Sigue: Who is in charge?

Disruptive mode

THE Covid-19 pandemic has become a real-time, wide-screen litmus test for public health systems of countries around the world, as well for local government units (LGUs) in the Philippines. Why would LGUs be directly accountable for health services? It is because the power to design, finance and operate health service functions and programs have been fully devolved to the LGUs since 1991.

The World Health Organization (WHO) has repeatedly prescribed the presence of a strong public health system as a major success factor in the fight against the pandemic. It has also candidly pointed out how developed countries will always have an advantage in this aspect considering how advanced and well-funded their systems are as compared to developing countries, which has traditionally failed to prioritize health in their national agenda.

It is important for every Filipino to know who is in charge of their health services. This column gives way to contents of the Philippines Health System Review 2018 by the Asia Pacific Observatory on Health Systems and Policies and the European Union.

In the Philippines, health as a basic human right is enshrined in Article II, Section 15 of the 1987 Constitution which states, “the State shall protect and promote the right to health of the people and instill health consciousness among them.”

The Department of Health (DOH) is the national authority on health and has the responsibility to ensure the highest achievable standards of health care, from which LGUs, NGOs, the private sector and other stakeholders anchor their health programs and strategies.

The DOH provides national policy direction and strategic plans, regulatory services, standards and guidelines for health, and highly specialized and specific tertiary-level hospital services. It provides leadership, technical assistance, capacity-building, linkages and coordination with other national government agencies, local government units (LGUs) and private entities in the implementation of national legislation on health.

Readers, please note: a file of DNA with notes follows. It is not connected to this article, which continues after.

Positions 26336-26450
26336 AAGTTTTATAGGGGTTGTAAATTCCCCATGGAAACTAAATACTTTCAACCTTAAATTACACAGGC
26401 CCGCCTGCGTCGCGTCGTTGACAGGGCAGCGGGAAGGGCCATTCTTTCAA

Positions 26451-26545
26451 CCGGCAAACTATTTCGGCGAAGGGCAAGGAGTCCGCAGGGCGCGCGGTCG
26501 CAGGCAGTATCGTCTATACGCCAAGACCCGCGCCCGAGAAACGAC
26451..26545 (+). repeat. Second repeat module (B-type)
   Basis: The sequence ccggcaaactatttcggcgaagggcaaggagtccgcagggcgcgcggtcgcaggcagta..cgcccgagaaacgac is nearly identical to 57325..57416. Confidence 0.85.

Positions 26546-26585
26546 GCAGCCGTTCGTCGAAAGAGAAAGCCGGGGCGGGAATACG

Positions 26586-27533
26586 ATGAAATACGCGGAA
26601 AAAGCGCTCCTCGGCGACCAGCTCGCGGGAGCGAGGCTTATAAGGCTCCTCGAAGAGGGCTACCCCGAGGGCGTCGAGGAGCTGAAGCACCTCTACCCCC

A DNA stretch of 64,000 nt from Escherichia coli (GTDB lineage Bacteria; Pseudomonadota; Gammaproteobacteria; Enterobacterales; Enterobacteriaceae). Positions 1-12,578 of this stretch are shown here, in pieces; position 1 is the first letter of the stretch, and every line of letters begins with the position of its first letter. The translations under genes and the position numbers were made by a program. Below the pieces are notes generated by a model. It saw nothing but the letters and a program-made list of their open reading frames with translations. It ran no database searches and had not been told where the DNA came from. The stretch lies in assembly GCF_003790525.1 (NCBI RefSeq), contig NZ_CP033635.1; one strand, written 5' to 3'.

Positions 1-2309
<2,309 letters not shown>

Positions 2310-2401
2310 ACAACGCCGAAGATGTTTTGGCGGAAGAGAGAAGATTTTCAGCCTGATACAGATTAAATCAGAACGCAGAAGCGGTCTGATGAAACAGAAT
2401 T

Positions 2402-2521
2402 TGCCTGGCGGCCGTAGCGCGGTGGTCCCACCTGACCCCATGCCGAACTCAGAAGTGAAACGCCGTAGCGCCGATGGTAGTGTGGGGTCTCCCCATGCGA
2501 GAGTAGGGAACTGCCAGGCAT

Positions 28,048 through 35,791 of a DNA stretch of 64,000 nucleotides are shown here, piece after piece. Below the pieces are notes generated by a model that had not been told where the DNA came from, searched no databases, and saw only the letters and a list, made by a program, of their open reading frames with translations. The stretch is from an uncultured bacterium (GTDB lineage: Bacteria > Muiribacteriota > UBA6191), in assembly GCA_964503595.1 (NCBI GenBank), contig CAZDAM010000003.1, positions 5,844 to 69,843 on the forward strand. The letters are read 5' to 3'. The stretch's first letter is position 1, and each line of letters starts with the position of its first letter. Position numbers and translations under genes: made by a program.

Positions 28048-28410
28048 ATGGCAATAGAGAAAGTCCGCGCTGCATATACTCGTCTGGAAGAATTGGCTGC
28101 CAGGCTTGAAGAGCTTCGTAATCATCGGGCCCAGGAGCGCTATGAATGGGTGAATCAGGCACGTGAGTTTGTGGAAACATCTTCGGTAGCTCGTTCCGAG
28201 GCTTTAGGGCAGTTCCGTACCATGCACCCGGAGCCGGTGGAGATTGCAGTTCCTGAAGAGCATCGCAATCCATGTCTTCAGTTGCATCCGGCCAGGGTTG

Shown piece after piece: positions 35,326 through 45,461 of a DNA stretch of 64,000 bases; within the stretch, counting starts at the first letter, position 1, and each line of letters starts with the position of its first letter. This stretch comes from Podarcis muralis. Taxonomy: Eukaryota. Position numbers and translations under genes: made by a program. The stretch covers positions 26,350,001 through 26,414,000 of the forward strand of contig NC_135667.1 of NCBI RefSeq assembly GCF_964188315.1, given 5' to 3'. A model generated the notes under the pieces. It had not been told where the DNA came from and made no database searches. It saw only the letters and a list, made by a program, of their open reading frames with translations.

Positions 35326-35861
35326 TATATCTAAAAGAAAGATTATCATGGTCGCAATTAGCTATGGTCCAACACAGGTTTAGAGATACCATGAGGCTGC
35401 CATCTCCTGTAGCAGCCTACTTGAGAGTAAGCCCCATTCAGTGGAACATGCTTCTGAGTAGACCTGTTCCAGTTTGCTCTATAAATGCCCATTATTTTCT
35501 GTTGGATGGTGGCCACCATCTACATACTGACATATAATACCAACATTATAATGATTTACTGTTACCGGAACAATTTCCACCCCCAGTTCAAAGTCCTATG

In the advent of Local Government Code of 1991, the health system of the Philippines was decentralized and health services was devolved to the local government units. LGUs have full autonomy to finance and operate the local health systems.

As mandated by law, provincial governments are tasked with providing primary and secondary hospital care, while city and municipal governments are tasked with providing primary health care, promotive and preventive health programs and basic ambulatory clinical care.

The role of the DOH in this setup is to lay down national policies and plans, develop technical standards, enforce health regulations, and monitor, evaluate and deliver tertiary and specialized hospital services.

With the devolution of health services, the direct provision and management of health services such as public health programs, promotive and preventive health care, and primary and secondary general hospital services were transferred to LGUs.

Under this set-up, the provincial government, headed by the governor, manages the provincial health system (comprising the provincial health office and the provincial and district hospitals). The municipal government, headed by the mayor, manages the municipal health system composed of rural health units and barangay health clinics.

The city government, specifically in highly urbanized and independent cities, manages city hospitals, medical centers, health centers and barangay health stations

In every province, city or municipality, there is a local health board chaired by the local chief executive. Its function is to serve as an advisory body to the local chief executive and the local legislative council (Sanggunian) on health-related matters.

It is very clear under these premises, that the one in charge of health services in Bacolod is the mayor while the one in charge of health policies is the Sanggunian Panlungsod. Under health services, every Bacolodnon should bear in mind the components - health services such as public health programs, promotive and preventive health care, and primary and secondary general hospital services. Every citizen has the right to seek accountability and performance of duty as mandated by law.


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